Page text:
I had a very privileged childhood: I grew up in a beautiful brick house on a lake in a subdivision that Norman Rockwell could have painted about, and there were children aplenty. (I was the instigator of many adventures with my bands of child misfits.) I acted on stage and television. I loved school. I never went to funerals because no one I loved ever died.

Even as a young writer, I was aware of this pie-in-the-sky existence. I worried that because I didn’t have a horrible childhood, my writing would never be good enough. Now…was my life really perfect? Of course not. I was a teenager. I have yet to meet the teenager with a perfect life.

Friday’s character pulls greatly from that part of my childhood, and hopefully speaks to other young people who may feel as I did. It is okay to be an optimist. It is okay to appreciate the life you have, while still striving to make it better by helping others. Everyone else might think you have a perfect life, but things will come along—as they always do—to screw it up. How you deal with those things is up to you. In Dearest, I dealt with them as Friday would have, with her brightness and love.

MP: This book overlaps with the beginning of Hero (which goes on to follow Saturday’s adventures at the Top of the World) but instead stays in Arilland for the most part to follow Friday and some of the other Woodcutters. Did you always know the sisters’ different adventures would cover the same span of time?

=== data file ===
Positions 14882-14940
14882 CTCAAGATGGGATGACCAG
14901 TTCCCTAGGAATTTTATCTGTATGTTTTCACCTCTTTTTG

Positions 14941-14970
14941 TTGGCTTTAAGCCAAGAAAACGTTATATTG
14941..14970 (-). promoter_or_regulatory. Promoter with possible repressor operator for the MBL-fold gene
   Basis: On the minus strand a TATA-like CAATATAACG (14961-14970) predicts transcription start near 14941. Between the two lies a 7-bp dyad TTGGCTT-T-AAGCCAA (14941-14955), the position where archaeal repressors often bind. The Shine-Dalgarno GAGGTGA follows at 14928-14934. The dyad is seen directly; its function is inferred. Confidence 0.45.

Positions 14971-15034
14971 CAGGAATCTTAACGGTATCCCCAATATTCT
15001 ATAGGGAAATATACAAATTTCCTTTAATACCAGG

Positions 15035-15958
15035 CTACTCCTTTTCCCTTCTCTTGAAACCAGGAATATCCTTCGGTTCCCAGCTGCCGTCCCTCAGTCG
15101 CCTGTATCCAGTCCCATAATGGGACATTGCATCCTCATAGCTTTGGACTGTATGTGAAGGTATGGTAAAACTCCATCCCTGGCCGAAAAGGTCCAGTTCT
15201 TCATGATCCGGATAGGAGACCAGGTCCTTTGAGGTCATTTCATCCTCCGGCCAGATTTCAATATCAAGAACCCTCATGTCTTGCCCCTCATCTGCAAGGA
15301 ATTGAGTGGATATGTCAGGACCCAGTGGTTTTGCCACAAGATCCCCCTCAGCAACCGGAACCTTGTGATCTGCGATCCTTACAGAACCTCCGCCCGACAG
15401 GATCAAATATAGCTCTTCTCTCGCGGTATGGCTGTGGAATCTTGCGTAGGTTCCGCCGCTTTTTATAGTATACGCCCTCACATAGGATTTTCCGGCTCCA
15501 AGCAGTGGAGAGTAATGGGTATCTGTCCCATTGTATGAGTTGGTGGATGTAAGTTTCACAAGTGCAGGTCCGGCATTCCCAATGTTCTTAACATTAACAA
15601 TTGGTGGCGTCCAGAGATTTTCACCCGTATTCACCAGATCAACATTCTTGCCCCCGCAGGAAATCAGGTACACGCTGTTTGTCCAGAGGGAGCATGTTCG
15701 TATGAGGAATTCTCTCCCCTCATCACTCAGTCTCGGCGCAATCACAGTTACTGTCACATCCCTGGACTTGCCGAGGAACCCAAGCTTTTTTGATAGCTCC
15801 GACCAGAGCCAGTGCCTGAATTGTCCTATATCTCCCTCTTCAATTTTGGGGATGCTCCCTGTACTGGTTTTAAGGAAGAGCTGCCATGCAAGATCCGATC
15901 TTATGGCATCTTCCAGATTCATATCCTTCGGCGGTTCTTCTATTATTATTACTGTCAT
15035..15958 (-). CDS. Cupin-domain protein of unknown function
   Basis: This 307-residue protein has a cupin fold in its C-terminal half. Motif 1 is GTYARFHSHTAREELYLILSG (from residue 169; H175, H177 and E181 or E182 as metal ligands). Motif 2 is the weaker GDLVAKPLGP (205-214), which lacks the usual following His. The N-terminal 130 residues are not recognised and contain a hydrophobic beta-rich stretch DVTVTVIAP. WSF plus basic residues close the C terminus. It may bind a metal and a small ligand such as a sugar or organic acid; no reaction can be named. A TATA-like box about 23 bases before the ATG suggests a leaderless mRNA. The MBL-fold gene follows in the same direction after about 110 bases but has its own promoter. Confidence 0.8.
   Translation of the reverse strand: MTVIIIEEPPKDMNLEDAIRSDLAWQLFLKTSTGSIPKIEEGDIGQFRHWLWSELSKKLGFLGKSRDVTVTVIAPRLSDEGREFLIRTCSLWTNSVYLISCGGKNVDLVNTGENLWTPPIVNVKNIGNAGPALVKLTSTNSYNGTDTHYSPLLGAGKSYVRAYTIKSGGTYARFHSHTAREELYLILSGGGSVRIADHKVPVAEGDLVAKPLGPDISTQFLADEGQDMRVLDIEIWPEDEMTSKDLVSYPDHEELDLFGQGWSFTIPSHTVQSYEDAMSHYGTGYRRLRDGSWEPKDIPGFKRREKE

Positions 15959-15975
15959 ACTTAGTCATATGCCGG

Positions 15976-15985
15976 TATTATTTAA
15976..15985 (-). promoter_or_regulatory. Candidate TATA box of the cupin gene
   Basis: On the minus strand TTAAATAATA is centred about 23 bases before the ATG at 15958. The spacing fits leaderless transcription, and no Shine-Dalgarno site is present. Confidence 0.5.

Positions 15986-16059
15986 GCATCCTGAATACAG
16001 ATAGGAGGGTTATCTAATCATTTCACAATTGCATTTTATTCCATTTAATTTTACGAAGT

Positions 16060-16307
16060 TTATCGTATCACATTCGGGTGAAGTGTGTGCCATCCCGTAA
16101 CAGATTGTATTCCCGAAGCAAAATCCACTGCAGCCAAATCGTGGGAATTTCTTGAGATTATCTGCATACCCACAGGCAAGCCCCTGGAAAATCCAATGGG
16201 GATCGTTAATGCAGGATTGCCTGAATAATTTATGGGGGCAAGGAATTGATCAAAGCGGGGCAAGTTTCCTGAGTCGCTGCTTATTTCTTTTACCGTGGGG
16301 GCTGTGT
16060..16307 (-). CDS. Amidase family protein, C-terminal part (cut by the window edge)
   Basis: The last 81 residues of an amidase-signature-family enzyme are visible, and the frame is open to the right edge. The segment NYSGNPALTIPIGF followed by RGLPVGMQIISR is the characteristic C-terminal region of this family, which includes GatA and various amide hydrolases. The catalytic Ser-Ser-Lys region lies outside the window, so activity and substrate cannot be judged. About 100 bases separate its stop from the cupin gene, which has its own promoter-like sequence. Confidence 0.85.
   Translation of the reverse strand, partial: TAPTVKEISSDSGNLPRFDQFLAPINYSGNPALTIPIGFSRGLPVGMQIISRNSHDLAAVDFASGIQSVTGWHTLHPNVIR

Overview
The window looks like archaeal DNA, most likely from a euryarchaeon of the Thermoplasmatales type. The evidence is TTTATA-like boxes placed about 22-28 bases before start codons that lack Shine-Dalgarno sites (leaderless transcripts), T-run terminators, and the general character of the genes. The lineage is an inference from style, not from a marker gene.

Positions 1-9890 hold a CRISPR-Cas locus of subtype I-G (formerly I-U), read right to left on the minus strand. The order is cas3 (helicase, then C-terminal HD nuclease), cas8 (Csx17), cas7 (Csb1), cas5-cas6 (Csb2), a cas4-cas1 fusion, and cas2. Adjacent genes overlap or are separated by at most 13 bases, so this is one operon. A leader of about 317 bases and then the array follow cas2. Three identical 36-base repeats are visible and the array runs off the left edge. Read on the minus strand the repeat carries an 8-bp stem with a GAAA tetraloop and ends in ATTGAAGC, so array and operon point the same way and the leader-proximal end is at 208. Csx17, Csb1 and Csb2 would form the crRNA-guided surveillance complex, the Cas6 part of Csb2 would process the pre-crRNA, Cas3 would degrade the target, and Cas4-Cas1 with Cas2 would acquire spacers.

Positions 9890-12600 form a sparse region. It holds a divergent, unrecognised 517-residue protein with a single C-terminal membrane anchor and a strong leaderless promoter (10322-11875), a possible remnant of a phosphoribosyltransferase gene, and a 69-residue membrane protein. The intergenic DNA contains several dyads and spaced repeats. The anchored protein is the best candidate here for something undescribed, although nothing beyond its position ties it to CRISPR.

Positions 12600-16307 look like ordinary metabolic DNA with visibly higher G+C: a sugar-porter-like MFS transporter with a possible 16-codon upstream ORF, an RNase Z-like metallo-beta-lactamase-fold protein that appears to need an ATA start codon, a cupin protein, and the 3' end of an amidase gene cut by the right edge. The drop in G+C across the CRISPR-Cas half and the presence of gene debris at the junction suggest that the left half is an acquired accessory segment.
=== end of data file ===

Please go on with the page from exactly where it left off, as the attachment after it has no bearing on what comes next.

AK: Always? No. I have always known the End game, the “base note” fairy tales of each book and the order in which I wanted to tell them, but I was not aware at the beginning that Hero and Dearest would be parallel novels.

I wasn’t sure I had the ability to tell a parallel story until that first ball in Enchanted. When Sunday first walks into the ball, she is dealing with her own emotional baggage. Similarly, Prince Rumbold is going through his own story arc. Both chapters held vital information to the plot, and I could not reveal everything I needed from only one character’s POV…so I wrote each character’s story as a separate chapter, ending them both at the same point, when the two characters meet on the dance floor for the first time. AND IT WORKED.

Hero and Dearest work together on the same lever, just a larger scale. Saturday spends most of Hero as a prisoner in the White Mountains—if I had continued chronologically on from that story, there would simply have been too many questions. Not the least of which was: What did happen to Arilland when Saturday called the ocean?

The Brothers Grimm may have had the freedom to gloss over those details, but in good conscience, I could not. And I’m so glad I didn’t!

MP: Tristan and Friday are an interesting pair. Obviously, we’ve known Friday since the beginning of this series. When did you known Tristan would be the male narrator of Dearest?

AK: Sometime around 11:47am on February 10, 2013.